Legion post will honor Shelton military families

Walter Bills of Shelton is proud of his designation as a Blue Star father. He and his wife, Rebecca, received a Blue Star banner 15 years ago to honor their son Steven Bills, who was serving in the U.S. Air Force in Turkey.

American Legion Post 16 members Walter Bills and Leo Beaudry prepare for the upcoming Blue Star presentation ceremony at Post 16 headquarters on Old Bridgeport Ave. (Photo by Susan Hunter)

American Legion Post 16 members Walter Bills and Leo Beaudry prepare for the upcoming Blue Star presentation ceremony at Post 16 headquarters on Old Bridgeport Ave. (Photo by Susan Hunter)

The Blue Star program gives banners and window decals to families of loved ones serving in the U. S. armed forces, and at a May 18 ceremony, the Sutter-Terlizzi American Legion Post 16 in Shelton will present Blue Star Service banners, decals and certificates of appreciation to designated Shelton families.

“I firmly believe in its value to the families,” Bills said. “It’s a way of honoring the service of your children and the loyalty to their country.
“We were quite happy to be able to put [the banner] in our home; where people can see it means a lot,” he said.

 

Proud families

Bills said his family’s military service goes back many generations, with ancestors serving in the Revolutionary War, the War of 1812 and the Civil War.

“The families are very proud of the family members serving,” said Shelton resident and Blue Star program coordinator Mike Kellett, who served in the U.S. Navy in the mid-1980s.

The Blue Star program is “our way of recognizing the families’ sacrifices,” said Kellett, a Post 16 member and a former post commander.

 

Program was dormant

The first Blue Star service banner was designed during World War I and the program thrived through World War II, only to remain dormant until its revival after the patriotism upsurge during the wars in the Middle East and the Sept. 11, 2001, attacks.

Shelton’s American Legion post distributes banners during the special presentation ceremony, Kellett said. A dozen Shelton families took part in the years after 2000, and now about a half-dozen families take part every other year.

A Blue Star flag catches a breeze on the flagpole in front of the Shelton Police Department to honor the department members who are active National Guardsmen and U.S. Navy reservists. (Photo by Susan Hunter)

A Blue Star flag catches a breeze on the flagpole in front of the Shelton Police Department to honor the department members who are active National Guardsmen and U.S. Navy reservists. (Photo by Susan Hunter)

Families receive a banner, a static stick window decal, and a certificate. The families receiving banners this year have already been designated, and the banners have been ordered, Kellett said.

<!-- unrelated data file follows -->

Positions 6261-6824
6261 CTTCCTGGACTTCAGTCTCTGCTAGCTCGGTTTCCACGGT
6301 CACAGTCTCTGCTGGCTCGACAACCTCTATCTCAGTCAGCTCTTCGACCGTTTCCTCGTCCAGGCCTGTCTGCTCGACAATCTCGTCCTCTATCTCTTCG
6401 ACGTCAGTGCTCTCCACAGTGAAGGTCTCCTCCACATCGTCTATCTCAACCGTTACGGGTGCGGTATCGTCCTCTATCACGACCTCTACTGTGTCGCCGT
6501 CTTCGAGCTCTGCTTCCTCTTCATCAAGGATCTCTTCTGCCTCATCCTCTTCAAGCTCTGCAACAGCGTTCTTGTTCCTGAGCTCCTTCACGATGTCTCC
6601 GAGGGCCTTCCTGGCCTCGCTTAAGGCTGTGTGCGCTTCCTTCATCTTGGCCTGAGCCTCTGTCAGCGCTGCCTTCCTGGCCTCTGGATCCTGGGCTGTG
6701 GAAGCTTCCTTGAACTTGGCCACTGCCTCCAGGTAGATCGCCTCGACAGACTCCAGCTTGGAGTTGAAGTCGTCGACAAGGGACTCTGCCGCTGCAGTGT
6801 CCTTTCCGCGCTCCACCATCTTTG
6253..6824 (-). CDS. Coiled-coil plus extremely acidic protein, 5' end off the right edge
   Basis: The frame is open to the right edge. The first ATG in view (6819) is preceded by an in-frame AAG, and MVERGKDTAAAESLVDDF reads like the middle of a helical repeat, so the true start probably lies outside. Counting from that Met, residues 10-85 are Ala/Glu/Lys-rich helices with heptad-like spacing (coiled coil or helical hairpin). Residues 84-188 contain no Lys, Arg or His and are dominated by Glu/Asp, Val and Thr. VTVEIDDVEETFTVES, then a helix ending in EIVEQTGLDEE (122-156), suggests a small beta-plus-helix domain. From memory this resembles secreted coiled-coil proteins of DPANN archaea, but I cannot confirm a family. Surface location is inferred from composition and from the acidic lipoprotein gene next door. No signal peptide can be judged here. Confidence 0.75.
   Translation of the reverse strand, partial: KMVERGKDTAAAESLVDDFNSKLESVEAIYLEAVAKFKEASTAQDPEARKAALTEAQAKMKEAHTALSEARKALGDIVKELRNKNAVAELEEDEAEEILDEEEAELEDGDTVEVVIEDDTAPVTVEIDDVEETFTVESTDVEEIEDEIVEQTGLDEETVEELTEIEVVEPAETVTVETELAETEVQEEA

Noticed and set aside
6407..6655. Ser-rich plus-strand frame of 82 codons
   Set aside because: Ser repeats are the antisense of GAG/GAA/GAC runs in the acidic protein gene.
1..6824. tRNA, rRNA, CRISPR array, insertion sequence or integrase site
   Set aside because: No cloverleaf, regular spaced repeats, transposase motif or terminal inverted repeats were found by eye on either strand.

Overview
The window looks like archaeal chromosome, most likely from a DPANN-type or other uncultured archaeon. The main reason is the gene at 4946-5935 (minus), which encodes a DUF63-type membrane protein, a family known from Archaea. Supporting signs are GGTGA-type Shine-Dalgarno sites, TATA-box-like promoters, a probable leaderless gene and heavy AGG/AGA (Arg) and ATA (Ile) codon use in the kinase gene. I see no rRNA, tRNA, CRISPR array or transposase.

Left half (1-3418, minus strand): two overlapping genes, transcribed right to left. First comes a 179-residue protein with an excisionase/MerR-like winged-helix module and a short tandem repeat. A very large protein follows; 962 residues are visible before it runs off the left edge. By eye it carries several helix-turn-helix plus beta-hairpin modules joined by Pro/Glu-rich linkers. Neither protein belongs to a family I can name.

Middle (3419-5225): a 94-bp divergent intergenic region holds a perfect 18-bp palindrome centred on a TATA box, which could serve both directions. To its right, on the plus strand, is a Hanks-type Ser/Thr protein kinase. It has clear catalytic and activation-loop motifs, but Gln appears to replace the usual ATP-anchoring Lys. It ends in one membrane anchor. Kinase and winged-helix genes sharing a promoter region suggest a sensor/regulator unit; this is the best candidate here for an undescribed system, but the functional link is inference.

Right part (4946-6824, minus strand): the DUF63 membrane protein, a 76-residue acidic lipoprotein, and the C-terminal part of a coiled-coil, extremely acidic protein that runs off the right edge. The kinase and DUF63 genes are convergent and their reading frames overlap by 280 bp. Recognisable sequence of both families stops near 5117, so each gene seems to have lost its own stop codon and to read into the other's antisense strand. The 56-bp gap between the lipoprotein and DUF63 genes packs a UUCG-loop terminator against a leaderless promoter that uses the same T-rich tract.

At the Shelton Police Department headquarters, a Blue Star flag is flown to honor department members who are active National Guardsmen and U.S. Navy reservists.

“I’m proud of all the people who have served and continue to serve,” said police Chief Joel Hurliman, a retired National Guard member.

 

National commander visiting

Michael D. Helm of Norcatur, Kan., the national commander of the American Legion, will present banners and certificates to Shelton families on Monday, May 18, at 6 p.m. at Post 16.

It will be only the third time a national commander has visited the Shelton post, said David Gallagher, post commander.

It’s expected that local government officials will also attend the ceremony, which is open to Legionnaires and their families.

Sutter-Terlizzi American Legion Post 16 in Shelton.

Sutter-Terlizzi American Legion Post 16 in Shelton.

The Blue Star program “has always given the families something to be proud of,” said Gallagher, a Vietnam War veteran.

He said a lot more respect is shown today to returning veterans. “I was told to put the uniform away and grow my hair,” Gallagher said of his return home from Vietnam.

 

‘The freedom we have’

It wasn’t that way when Post 16 member Leo Beaudry’s mother, Mildred Beaudry, became a Blue Star mother.

Beaudry, a Bridgeport resident, received her banner in 1942. Three of her sons served in the armed forces in World War II, in the Pacific theater and on the USS Midway.

Leo Beaudry served in the Korean War, and he has nothing but praise for the Blue Star program.

“It’s one of the greatest things they ever came up with to honor the lives they gave for the freedom we have,” he said.

 

 

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